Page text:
Browning M1911s For Sale – US Gov’t Liquidating Stock of Classic Sidearm


Imagine entering the Army and receiving your personal firearms only to see that the pistol that you are issued, the Browning M1911, looks very much worse for wear; the front sight is askew, and the bluing has just about been rubbed off.  Pfc Sean Lamphere found himself in just this situation when, in 1993, he received his pistol when stationed at Fort Stewart in Georgia. He thought the pistol looked like it had seen years of service and he was correct; the gun had been in service for 50 years.

For the past 80 years, stretching from the start of World War I to Operation Desert Storm, the sidearm of choice for the US military has been the M1911, created in 1911 by J. M. Browning.  The pistol was initially manufactured in the Colt factory before being produced by Browning.

The question is, how did this pistol remain unchanged for 80 years until it was decommissioned in 1985?  The simple answer is that in 1945 the Army purchased so many of these pistols that they have been using up their stock ever since.

John M. Browning and Mr. Burton studying a BAR at the Winchester Repeating Arms Company plant, Connecticut, United States, circa 1918.

The M1911 was beloved by generations of Army personnel, and even though it was officially decommissioned in 1985, many soldiers refused to stop using them and requested their return to service during the conflicts in Afghanistan and Iraq.

Now, the army is putting many of these sidearms up for sale.  Two years ago, via the National Defense Authorization Act, the American Congress authorized the transfer of 10,000 of these pistols to the Civilian Marksmanship Program (CMP) which will manage the sale of the handguns.

Since being decommissioned, the pistols have been in storage at the Anniston Army Depot in Alabama, but starting in June people can apply to purchase one of these pistols for around $1,000.  Army spokesman Wayne Hall told an interviewer that selling the guns will save the Army thousands in storage costs, but he emphasized that the funds received for the sale of the pistols will not go to the Army. They are destined for a non-profit organization.

Naval Aviation Cadets from the Naval Air Station at the pistol range with Colt M1911-A1 .45 pistols, Corpus Christi, Texas, United States, circa 1941.

Steve Cooper, marketing director of the CMP, described a little of its history and aims.  President Theodore Roosevelt established this national marksmanship program in 1903 with the purpose of improving the marksmanship of the average rifleman in the armed services.

Now the primary goal of the program is to educate and train citizens of the US in the responsible use of firearms, including air guns.  The program includes marksmanship training, safety training, and competitions.

The organization also maintains various gun ranges, supplies information to gun clubs and offers classes to the U.S. Army Marksmanship Unit.  One of their primary focus areas is youths, and they support many Junior ROTC programs.  These youth programs have spawned Olympic marksmen.

Cooper said that the sale of the M1911 pistols will support these programs and that the interest from the public has been tremendous.  People from all walks of life, be they collectors, family members of veterans that fought in the various conflicts over the past 80 years as well as historians, have all expressed interest in owning one of these iconic weapons.

US Marine Private Michael DiPoi in exercise with a war dog, Camp Lejeune, Jacksonville, North Carolina, United States, circa 1943. Note M1911 pistol in is hand.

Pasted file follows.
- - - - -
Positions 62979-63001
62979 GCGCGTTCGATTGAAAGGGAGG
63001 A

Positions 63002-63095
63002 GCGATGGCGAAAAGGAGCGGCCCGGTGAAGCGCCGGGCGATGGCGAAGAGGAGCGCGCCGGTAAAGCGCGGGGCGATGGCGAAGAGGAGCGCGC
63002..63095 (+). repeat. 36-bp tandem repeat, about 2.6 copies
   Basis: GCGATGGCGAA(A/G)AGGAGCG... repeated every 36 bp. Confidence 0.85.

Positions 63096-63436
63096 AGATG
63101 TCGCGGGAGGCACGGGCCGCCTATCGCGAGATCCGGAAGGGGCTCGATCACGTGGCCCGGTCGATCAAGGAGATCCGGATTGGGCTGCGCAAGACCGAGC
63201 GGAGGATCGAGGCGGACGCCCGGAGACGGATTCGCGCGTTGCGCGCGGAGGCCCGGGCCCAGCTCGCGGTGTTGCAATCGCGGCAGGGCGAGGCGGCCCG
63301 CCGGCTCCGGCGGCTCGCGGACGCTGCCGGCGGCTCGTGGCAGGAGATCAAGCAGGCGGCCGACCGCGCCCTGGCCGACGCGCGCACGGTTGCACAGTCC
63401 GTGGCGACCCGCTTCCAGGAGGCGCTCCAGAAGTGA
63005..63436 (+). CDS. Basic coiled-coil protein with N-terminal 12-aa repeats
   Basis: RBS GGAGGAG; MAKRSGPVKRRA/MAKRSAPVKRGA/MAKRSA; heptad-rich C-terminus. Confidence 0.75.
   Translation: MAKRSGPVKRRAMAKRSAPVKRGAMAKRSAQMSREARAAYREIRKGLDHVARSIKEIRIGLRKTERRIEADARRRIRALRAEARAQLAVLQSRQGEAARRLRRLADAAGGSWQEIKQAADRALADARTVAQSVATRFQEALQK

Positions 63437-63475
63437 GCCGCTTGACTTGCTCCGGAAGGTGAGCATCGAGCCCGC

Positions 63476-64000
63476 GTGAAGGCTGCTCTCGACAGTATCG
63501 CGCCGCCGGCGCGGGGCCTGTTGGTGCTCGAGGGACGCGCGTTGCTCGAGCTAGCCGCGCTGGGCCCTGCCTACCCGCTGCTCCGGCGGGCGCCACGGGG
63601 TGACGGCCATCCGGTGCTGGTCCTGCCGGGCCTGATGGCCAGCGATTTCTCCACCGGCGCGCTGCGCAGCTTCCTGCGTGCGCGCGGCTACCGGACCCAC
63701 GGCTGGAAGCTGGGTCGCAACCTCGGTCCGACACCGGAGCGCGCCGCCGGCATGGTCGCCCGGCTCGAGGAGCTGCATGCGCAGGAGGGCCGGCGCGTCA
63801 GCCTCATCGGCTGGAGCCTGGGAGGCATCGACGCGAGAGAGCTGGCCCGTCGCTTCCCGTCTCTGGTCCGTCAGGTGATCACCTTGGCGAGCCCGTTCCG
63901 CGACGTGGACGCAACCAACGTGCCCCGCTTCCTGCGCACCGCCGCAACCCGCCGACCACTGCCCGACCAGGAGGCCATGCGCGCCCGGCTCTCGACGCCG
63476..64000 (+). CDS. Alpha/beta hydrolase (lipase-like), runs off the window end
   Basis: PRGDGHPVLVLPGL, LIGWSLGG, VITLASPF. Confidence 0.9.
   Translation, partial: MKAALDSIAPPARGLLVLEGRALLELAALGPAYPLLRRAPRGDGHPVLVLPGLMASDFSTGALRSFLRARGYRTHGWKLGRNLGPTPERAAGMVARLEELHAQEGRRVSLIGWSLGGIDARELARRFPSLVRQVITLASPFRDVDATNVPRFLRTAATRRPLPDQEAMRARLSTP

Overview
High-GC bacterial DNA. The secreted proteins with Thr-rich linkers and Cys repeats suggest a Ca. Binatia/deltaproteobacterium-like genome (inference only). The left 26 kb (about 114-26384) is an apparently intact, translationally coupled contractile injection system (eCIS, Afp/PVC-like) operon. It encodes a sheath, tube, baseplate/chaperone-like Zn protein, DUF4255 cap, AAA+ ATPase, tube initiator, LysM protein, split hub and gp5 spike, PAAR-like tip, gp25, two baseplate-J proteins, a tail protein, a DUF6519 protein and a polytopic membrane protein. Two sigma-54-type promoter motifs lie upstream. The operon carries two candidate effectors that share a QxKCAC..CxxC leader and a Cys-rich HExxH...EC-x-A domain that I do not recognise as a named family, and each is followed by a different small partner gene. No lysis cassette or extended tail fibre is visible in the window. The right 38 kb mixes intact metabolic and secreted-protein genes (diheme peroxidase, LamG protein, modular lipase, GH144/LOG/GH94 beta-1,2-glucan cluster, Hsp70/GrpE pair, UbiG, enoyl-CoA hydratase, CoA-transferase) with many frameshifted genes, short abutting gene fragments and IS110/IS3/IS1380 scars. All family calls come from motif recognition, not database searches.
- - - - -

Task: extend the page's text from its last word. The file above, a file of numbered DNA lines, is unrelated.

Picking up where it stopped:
Many veterans have balked at the price set by the CMP.  The price has been set at between $850 and $1,050 based upon the condition of the weapon.  Cooper stressed that the arms have historical value and several that are deemed to be valuable have been set aside for auction.

These are weapons in which all the parts have matching serial numbers.  Other factors that increase the value of the guns are any that have US Navy markings or those known to have been issued to the Marine Corps.

Cooper indicated that each application would receive a unique number and the CMP would use a random number selection process to sell the weapons.

An American officer with M1911 pistol and a French partisan with a Sten sub-machinegun crouched behind a car during a street fight in a French city, June 1944.

Leroy Thompson, a military weapons expert, is not surprised by the interest in the so-called “Government Model,” as these M1911s being sold via the CMP have been dubbed.  Even though you can buy new M1911 pistols, they have not seen service, and the knowledge that the weapon had been used in a conflict situation is where the appeal of the “Government Model” lies.

Veterans who used the weapons knew that they were reliable and durable and when they were used to put the enemy down, they stayed down.  He added that for many years soldiers used rifles, machine guns or tanks as their primary weapon as that suited the type of warfare being fought, so there was no real need to replace the pistol, which was a weapon of last resort.

As urban warfare became more prevalent, the pistol gradually assumed a far more significant role in the life of the average soldier, meaning that the M1911 had to be replaced as it was getting old and newer technology was to be introduced.

Diagram from the Soldier’s Handbook (1940–41), showing the various components of the pistol.

Thompson also surmised that some of the more valuable weapons could be those manufactured by the Singer sewing machine company.  During WWII, Singer produced a run of 500 guns but their quality was suspect, and the Government did not renew the contract with Singer.  An authentic M1911a1 manufactured by Singer could bring as much as $100,00 at auction.

For further information on the sale of these weapons HERE.

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